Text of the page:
After being delayed a month, Apple finally launched iTunes 11 today, a complete rethinking of iTunes as we know it. Ditching much of the bloat that accompanied iTunes 9 and 10, iTunes 11 brings many iOS-inspired features over to the Mac. In this video, we’ll walk you through iTunes 11’s new interface.
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There’s a good chance you can think of someone who plans on giving an Apple product this holiday season. Apple has rolled out its own Holiday Gift Guide and has its own gifting information page, which details the basics about gifting Apple products. If you’re looking for a little more assistance when shopping for Apple products then this guide is for you. Here we offer some simple tips to help the average holiday shopper save time and money when gifting Apple products.
Chances are you’ve heard of a game that’s like Words with Friends mixed with Scrabble and SpellTower. It has been taking Game Center by storm, and it’s called Letterpress.
Developed by Tweetie’s Loren Brichter, Letterpress is good, simple fun. But that doesn’t mean it can’t be tricky. Unless you’re a wordsmith and decent strategist, it can be difficult to efficiently use all of the letters on the game’s board to your advantage.
Here’s how to master (and yes, even cheat at) Letterpress:
App and file launcher, search helper, and all-round work of genius Alfred has all sorts of tricks up its sleeves. One of those is a clever built-in text snippets manager.
Regular readers will know that I now do all my work using an iPad. Don’t worry, I’m not going to go over the technical details again.
But I will tell you about this excellent new lap desk I have. Better than that, I made it myself, so follow along to see how you can make your own.
For the most part, iOS’ “multitasking” does a great job of letting you get things done, and many of the apps you’d switch out to on the desktop to perform another task (mail, finding and using a photo) are accessible from the share-sheets within the iOS apps themselves.
But there’s one thing that constantly bugs me, especially as a user of Launchbar on OS X: There’s no way to make a quick note and save it without leaving the current application. But using a mixture of Twitter, iOS 6, Notification Center, and web services If This Then That (IFTTT) and Dropbox, you can roll your own.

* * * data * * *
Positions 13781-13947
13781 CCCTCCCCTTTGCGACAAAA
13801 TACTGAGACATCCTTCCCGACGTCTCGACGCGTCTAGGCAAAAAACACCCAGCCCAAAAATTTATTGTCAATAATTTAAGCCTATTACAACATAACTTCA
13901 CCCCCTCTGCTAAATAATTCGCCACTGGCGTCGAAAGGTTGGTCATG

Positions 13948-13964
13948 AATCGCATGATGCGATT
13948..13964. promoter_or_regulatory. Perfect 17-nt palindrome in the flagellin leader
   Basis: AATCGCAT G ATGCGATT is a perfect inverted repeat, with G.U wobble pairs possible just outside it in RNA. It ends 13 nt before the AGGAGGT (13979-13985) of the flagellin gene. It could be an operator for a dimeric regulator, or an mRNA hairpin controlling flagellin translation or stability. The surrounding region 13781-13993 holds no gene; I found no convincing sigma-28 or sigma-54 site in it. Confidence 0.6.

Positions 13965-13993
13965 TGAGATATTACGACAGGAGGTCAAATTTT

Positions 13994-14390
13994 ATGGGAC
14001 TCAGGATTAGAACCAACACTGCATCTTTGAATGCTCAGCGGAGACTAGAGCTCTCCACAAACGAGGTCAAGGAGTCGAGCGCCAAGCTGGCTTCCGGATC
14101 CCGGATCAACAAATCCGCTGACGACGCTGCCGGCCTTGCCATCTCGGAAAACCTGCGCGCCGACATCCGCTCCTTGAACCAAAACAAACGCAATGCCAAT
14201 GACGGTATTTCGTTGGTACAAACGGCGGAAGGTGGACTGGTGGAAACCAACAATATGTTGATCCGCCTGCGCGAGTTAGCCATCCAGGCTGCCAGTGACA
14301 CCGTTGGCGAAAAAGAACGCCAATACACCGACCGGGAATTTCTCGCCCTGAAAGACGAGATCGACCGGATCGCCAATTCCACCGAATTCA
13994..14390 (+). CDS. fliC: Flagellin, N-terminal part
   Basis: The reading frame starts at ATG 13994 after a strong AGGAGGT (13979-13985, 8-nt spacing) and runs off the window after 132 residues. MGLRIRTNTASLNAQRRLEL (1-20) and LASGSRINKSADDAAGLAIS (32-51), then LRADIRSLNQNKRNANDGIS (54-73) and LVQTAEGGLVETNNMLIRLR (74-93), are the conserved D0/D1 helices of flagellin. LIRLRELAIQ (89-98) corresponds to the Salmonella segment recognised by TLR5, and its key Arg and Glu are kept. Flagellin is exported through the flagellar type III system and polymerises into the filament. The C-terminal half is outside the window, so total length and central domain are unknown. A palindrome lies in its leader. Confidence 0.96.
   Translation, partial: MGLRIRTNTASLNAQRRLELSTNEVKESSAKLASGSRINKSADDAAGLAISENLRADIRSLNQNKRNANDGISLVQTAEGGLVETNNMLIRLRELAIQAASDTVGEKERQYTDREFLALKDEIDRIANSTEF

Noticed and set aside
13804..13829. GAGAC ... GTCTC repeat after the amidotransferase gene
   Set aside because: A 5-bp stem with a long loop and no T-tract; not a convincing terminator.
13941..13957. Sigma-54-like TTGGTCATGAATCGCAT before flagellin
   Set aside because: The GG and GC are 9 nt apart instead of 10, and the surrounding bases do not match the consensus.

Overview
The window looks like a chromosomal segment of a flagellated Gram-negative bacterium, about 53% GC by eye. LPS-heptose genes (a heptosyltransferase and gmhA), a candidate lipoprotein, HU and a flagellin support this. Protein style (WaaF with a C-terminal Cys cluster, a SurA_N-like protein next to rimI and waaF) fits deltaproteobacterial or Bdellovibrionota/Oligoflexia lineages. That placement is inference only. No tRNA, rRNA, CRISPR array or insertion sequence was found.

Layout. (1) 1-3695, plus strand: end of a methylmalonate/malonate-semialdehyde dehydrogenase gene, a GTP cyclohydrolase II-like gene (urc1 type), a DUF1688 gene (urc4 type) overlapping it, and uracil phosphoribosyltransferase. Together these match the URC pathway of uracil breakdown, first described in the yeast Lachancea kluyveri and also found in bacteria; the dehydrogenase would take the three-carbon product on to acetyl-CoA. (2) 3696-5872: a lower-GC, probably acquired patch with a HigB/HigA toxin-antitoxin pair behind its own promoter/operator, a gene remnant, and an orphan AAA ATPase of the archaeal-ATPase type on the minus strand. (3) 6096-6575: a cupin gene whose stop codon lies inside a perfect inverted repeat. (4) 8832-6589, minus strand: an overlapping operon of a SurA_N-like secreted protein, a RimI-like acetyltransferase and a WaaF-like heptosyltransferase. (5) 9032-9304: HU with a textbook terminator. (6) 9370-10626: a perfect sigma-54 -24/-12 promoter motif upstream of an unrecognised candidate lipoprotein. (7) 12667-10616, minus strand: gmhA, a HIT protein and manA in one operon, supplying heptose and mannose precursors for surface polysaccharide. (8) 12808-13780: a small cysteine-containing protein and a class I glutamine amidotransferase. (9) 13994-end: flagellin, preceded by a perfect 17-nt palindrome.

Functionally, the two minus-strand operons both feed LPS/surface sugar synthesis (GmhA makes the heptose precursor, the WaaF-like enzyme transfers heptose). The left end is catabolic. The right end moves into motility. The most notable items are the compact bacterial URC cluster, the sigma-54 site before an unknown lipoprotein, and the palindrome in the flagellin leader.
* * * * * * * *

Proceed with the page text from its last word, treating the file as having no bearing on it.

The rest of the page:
And while the setup takes a little work, once it’s up and running it really is a helluva useful little hack.
Here are two things that are probably true: you don’t smoke, and you own an old, disused iPhone dock. Here are some things which are almost guaranteed to be true: You own a dock connector cable and a 3.5 mm jack cable
And if you live in the U.S, and you haven’t yet achieved enlightenment and switched to a bike, then you almost certainly have a car. Put these things together and what do you get? Jalopnik’s neat DIY in-car iPhone dock.
For me, one of the most annoying tweaks in OS X Mountain Lion was the change of the default save location for many of apps I use on a regular basis. Any app that uses iCloud now displays its save dialog box differently than it would have before its integration into OS X. Due to this, upon saving files in many applications, instead of being presented with a view of the filesystem, the default save location is now just “iCloud”, and saving the file anywhere else has become somewhat of a chore. Thanks to some Terminal commands, though, this behavior can be reverted to its pre-Mountain Lion state, as i’ll show you in this video.
One of the best things about using an iPhone to shoot your photos is the huge range of accessories you can buy to help out. But what if you’re on a budget? Or you just aren’t really into photography enough to spend more money? Or if you’re just bored today and feel like playing around?
Then you’re in the right place, because we’re about to take a look at DIY iPhone photo filters. And lenses. And other modifiers. And best of all, you probably have most of them around your home or office, ready for some instant procrastination. Let’s go!
PC games: they can be the bane of a Mac gamer’s existence. The Mac may be a better computer than a windows box, but even so, most games don’t support OS X. Even on Steam, the leader in cross-platform computer game support, most games run only on Windows. The reasons for this are manifold, including mid-level integrated graphics chips and less customizable hardware, but it shouldn’t be this disparate.
There are a few options for running those PC games on Macs, of course. There’s Boot Camp, which allows you to run a full copy of Windows right on your Intel-based Mac, but it requires a reboot to switch between OS X and Windows environments, which can be tedious. There are emulators you can buy, like Parallels and VMWare Fusion, but these never quite pan out, in my experience, as they always seem to be fraught with issues when connecting peripherals, mice, etc. They also cost a bit, and require a full copy of Windows, which will run you some money, too.
I just want a way to play a game that is created for the Windows operating system on my Mac, without a reboot, without buying a new program or new copy of an operating system I really don’t want to use.
Luckily, there’s a way to do just that.